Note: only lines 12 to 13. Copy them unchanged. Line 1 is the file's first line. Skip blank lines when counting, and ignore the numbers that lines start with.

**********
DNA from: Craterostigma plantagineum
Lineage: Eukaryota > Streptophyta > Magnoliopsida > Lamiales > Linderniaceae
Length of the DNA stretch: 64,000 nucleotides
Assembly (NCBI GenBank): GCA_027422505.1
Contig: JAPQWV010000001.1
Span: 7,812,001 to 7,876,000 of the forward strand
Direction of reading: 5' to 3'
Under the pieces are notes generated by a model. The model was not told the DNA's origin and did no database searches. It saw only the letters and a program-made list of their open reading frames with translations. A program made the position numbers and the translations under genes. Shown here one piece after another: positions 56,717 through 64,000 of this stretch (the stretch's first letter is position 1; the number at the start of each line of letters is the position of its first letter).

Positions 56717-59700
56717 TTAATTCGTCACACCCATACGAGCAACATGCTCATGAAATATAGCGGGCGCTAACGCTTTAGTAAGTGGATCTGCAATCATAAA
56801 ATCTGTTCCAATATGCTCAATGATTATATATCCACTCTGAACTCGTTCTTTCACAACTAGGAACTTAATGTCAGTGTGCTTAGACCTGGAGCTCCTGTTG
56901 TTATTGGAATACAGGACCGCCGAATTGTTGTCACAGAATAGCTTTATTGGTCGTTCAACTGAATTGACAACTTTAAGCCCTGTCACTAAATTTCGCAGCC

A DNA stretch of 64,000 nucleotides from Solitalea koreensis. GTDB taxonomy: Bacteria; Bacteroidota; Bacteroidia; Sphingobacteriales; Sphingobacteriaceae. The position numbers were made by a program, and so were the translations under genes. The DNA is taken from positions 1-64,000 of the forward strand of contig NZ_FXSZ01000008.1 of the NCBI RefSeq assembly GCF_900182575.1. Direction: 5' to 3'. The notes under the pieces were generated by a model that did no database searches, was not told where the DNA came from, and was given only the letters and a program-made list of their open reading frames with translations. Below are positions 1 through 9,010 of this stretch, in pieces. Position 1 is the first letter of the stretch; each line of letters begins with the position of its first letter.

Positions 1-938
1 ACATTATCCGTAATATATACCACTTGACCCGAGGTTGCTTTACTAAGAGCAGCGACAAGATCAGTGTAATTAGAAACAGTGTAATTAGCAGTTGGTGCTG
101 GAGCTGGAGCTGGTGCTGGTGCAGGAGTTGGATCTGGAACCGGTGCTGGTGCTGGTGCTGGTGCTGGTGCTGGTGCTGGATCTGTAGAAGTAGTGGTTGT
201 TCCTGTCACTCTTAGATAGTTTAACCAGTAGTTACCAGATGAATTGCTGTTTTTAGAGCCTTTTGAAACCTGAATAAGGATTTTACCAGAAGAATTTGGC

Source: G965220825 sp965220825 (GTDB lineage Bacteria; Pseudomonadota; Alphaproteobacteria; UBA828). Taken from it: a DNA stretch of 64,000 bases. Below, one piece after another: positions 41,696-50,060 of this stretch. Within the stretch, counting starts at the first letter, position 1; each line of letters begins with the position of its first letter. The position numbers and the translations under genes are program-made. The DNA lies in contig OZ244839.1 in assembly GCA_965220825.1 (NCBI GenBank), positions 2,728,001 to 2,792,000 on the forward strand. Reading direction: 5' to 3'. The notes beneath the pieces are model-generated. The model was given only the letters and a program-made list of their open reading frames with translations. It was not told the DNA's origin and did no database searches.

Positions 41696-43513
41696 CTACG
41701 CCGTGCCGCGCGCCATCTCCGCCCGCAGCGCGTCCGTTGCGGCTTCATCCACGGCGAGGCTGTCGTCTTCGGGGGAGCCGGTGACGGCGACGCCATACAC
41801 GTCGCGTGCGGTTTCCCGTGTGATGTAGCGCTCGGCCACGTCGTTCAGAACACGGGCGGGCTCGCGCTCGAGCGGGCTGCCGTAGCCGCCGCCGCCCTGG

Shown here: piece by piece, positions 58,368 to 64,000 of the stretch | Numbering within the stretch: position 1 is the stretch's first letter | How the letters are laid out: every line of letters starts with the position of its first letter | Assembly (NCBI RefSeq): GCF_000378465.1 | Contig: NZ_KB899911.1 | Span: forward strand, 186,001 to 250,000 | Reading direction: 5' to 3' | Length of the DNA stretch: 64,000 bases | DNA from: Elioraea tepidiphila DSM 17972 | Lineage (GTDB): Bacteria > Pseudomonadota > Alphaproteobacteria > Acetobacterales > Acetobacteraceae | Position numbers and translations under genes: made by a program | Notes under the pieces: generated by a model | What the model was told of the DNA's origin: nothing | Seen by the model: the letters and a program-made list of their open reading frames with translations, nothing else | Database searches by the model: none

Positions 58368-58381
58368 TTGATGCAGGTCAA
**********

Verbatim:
56901 TTATTGGAATACAGGACCGCCGAATTGTTGTCACAGAATAGCTTTATTGGTCGTTCAACTGAATTGACAACTTTAAGCCCTGTCACTAAATTTCGCAGCC

A DNA stretch of 64,000 nucleotides from Solitalea koreensis. GTDB taxonomy: Bacteria; Bacteroidota; Bacteroidia; Sphingobacteriales; Sphingobacteriaceae. The position numbers were made by a program, and so were the translations under genes. The DNA is taken from positions 1-64,000 of the forward strand of contig NZ_FXSZ01000008.1 of the NCBI RefSeq assembly GCF_900182575.1. Direction: 5' to 3'. The notes under the pieces were generated by a model that did no database searches, was not told where the DNA came from, and was given only the letters and a program-made list of their open reading frames with translations. Below are positions 1 through 9,010 of this stretch, in pieces. Position 1 is the first letter of the stretch; each line of letters begins with the position of its first letter.